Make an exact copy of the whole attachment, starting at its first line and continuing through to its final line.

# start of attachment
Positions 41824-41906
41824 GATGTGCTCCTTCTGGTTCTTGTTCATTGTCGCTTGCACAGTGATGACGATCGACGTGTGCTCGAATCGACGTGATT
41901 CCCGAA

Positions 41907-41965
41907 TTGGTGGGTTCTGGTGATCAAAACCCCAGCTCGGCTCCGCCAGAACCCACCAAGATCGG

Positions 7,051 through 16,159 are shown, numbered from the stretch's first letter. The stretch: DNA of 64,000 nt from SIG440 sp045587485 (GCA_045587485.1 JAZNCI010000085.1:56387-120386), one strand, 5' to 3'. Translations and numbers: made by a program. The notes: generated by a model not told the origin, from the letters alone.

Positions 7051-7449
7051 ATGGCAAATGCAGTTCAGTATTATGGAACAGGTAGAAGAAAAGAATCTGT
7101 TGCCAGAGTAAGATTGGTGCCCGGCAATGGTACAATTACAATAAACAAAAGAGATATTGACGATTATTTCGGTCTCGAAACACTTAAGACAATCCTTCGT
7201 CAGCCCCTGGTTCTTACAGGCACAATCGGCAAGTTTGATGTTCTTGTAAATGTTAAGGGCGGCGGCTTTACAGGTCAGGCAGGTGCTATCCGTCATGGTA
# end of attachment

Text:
Positions 41824-41906
41824 GATGTGCTCCTTCTGGTTCTTGTTCATTGTCGCTTGCACAGTGATGACGATCGACGTGTGCTCGAATCGACGTGATT
41901 CCCGAA

Positions 41907-41965
41907 TTGGTGGGTTCTGGTGATCAAAACCCCAGCTCGGCTCCGCCAGAACCCACCAAGATCGG

Positions 7,051 through 16,159 are shown, numbered from the stretch's first letter. The stretch: DNA of 64,000 nt from SIG440 sp045587485 (GCA_045587485.1 JAZNCI010000085.1:56387-120386), one strand, 5' to 3'. Translations and numbers: made by a program. The notes: generated by a model not told the origin, from the letters alone.

Positions 7051-7449
7051 ATGGCAAATGCAGTTCAGTATTATGGAACAGGTAGAAGAAAAGAATCTGT
7101 TGCCAGAGTAAGATTGGTGCCCGGCAATGGTACAATTACAATAAACAAAAGAGATATTGACGATTATTTCGGTCTCGAAACACTTAAGACAATCCTTCGT
7201 CAGCCCCTGGTTCTTACAGGCACAATCGGCAAGTTTGATGTTCTTGTAAATGTTAAGGGCGGCGGCTTTACAGGTCAGGCAGGTGCTATCCGTCATGGTA